holding that defendants who were undisputedly under criminal investigation for tax-related crimes appropriately invoked their Fifth Amendment privilege but had to do so for each specific questionSummary of this case from Thorpe v. City of Philadelphia
Civil Action Nos. 03-CV-4448, 03-CV-6194.
May 20, 2004
Richard M. Bernstein, Virginia A. Gibson, U.S. Attorney's Office, Philadelphia, PA, for Plaintiffs.
Richard L. Matthews, Collegeville, PA, pro se.
Milton H. Baxley, II, Gainesville, FL, for Defendant.
Angela Matthews, Collegeville, PA, pro se.
The plaintiffs, the United States of America, the Internal Revenue Service and Revenue Officer Lawrence M. Dolan (collectively the "Internal Revenue Service"), sought to enforce summonses requiring the defendants, a husband and wife who had been under criminal investigation by the IRS for almost a decade, to answer questions and produce documents for the stated purpose of collecting federal tax liability. In response to the summonses, the defendants appeared at the local IRS office separately and refused to answer questions regarding their assets and sources of income, asserting their Fifth Amendment privilege against self-incrimination.
The sum monses were issued pursuant to 26 U.S.C.A. § 7602.
Defendant Richard Matthews appeared at the IRS office on May 29, 2003, and Angela Matthews, on September 9, 2003. In the intervening time, an action was instituted against Richard Matthews to enforce the summ ons issued to him. A hearing on the action was continued to enable the defendant's attorney to appear. At that time, the IRS stated that it intended to issue a summ ons to the defendant Angela Matthews, which it later did. The enforcem ent actions were consolidated at the hearing held on January 6, 2004.
The IRS contends that the invocation of the privilege was improper for two reasons. First, it argues that the defendants' assertion of the privilege was a prohibited blanket invocation. Second, the IRS claims that the defendants have no basis for asserting the privilege because the information sought is for use in the collection of tax liabilities and relates to the existence of assets and not to their sources.
The parties submitted briefs and a hearing was held on January 6, 2004. After considering the arguments and the facts and circumstances in each case, we issued findings of fact and conclusions of law. We concluded that the defendants asserted the Fifth Amendment privilege in response to specific questions, and that their apprehension of a criminal prosecution and the potential use of the subpoenaed evidence against them in such a prosecution was substantial and genuine. Accordingly, we refused to enforce the summonses.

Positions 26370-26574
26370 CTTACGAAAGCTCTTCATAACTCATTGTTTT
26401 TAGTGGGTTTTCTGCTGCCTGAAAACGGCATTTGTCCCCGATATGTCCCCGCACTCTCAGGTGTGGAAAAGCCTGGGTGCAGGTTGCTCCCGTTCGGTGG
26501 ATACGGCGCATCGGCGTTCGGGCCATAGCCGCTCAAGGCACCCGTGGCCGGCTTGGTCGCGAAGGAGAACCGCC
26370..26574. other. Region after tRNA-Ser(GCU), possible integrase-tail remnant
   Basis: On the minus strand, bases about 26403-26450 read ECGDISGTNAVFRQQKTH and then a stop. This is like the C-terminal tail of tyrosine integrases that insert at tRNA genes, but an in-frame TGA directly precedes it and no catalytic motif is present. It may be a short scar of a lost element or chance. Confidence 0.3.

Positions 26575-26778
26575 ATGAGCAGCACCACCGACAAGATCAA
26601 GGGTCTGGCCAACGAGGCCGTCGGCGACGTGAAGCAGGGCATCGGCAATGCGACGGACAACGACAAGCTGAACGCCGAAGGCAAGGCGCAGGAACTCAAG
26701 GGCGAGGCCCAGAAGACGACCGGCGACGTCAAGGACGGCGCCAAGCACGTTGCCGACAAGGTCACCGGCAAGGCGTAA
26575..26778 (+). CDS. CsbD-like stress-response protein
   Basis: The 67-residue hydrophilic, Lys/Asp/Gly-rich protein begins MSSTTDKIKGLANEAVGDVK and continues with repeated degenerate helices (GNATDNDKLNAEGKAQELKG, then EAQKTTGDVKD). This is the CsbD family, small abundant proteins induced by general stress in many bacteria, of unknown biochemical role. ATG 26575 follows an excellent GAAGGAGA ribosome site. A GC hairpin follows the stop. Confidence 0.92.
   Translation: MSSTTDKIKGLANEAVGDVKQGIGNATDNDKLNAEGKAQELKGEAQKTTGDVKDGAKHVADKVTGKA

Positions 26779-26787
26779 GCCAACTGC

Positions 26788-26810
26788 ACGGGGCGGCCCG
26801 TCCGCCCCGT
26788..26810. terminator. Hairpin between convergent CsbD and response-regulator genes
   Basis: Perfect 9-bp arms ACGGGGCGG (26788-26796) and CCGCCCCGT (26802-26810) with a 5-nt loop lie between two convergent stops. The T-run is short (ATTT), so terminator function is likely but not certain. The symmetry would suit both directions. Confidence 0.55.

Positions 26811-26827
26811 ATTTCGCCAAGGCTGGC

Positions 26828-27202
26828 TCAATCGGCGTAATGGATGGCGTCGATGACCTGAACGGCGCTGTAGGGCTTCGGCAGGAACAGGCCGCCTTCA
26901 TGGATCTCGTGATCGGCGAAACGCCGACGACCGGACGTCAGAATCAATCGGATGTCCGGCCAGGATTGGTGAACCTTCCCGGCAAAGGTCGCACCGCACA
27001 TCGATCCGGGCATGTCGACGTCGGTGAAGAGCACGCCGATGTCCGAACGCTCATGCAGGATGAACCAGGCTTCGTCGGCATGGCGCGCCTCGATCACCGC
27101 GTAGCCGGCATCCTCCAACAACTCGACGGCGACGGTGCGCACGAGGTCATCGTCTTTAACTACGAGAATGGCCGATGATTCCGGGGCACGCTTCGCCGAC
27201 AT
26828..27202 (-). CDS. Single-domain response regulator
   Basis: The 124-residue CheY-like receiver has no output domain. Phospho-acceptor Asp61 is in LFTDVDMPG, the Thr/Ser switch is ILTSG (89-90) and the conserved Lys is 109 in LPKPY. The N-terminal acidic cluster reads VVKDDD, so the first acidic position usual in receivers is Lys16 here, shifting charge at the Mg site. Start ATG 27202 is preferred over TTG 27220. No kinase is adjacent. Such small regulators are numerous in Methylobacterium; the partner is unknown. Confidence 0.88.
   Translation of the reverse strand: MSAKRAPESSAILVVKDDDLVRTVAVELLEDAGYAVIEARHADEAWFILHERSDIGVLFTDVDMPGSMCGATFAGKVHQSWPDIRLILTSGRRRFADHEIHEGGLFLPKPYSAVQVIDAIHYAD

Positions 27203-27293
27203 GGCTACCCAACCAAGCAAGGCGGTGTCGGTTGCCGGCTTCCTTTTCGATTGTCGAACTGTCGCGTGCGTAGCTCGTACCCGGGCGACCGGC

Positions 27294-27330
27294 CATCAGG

We now issue this memorandum opinion to supplement our findings and to explain our reasoning.
The summonses sought testimonial and documentary evidence. The defendants did not, as the IRS suggests, refuse to produce documents. They informed the IRS that they did not have any documents responsive to the requests. In re: Richard L. Matthews, Hearing, at 14-15 (May 29, 2003). Consequently, it was not necessary to consider the application of the act-of-production doctrine. See United States v. Hubbell, 530 U.S. 27 (2000). Thus, our inquiry was confined to the refusal to answer certain questions on Fifth Amendment grounds.
Because the defendants undisputedly have been under criminal investigation and the statute of limitations for criminal charges has not expired, we looked at each question regarding assets, income and expenses to determine whether the privilege was justified with respect to the particular question. See United States v. Yurasovich, 580 F.2d 1212, 1220-21 (3d Cir. 1978). Construing the privilege liberally, especially in the context of this case, we determined that the questions that the defendants refused to answer all implicated self-incriminating information because they required the defendants to supply evidence of a necessary element of tax-related crimes or links in the chain of evidence needed to prosecute them for the same crimes which had been the subject of the IRS criminal investigation. See United States v. Mahady Mahady, 512 F.2d 521, 525-26 (3d Cir. 1975).
Blanket Assertion of the Privilege
While the Fifth Amendment provides a privilege against self-incrimination, witnesses cannot relieve themselves of their obligations to answer questions by a "mere blanket invocation" of the privilege. Nat'l Life Ins. Co. v. Hartford Acc. Indem. Co., 615 F.2d 595, 597-98 (3d Cir. 1980). A witness must invoke the privilege after being asked specific questions. Id. at 598-600.
The defendants appeared at the IRS office with counsel who noted at the outset that his clients had been under criminal investigation for nine years, starting in 1991. He counseled his clients on the record that whatever they said could be used against them in a future criminal prosecution. In re: Richard L. Matthews, Hearing, at 6 (May 29, 2003); In re: Angela Matthews, Hearing, at 5 (Sept. 9, 2003). The defendants then answered certain questions, including their residences, dates of birth, social security numbers, number of dependants, and employment status. They refused to answer questions regarding current assets and sources of income, invoking their Fifth Amendment privilege.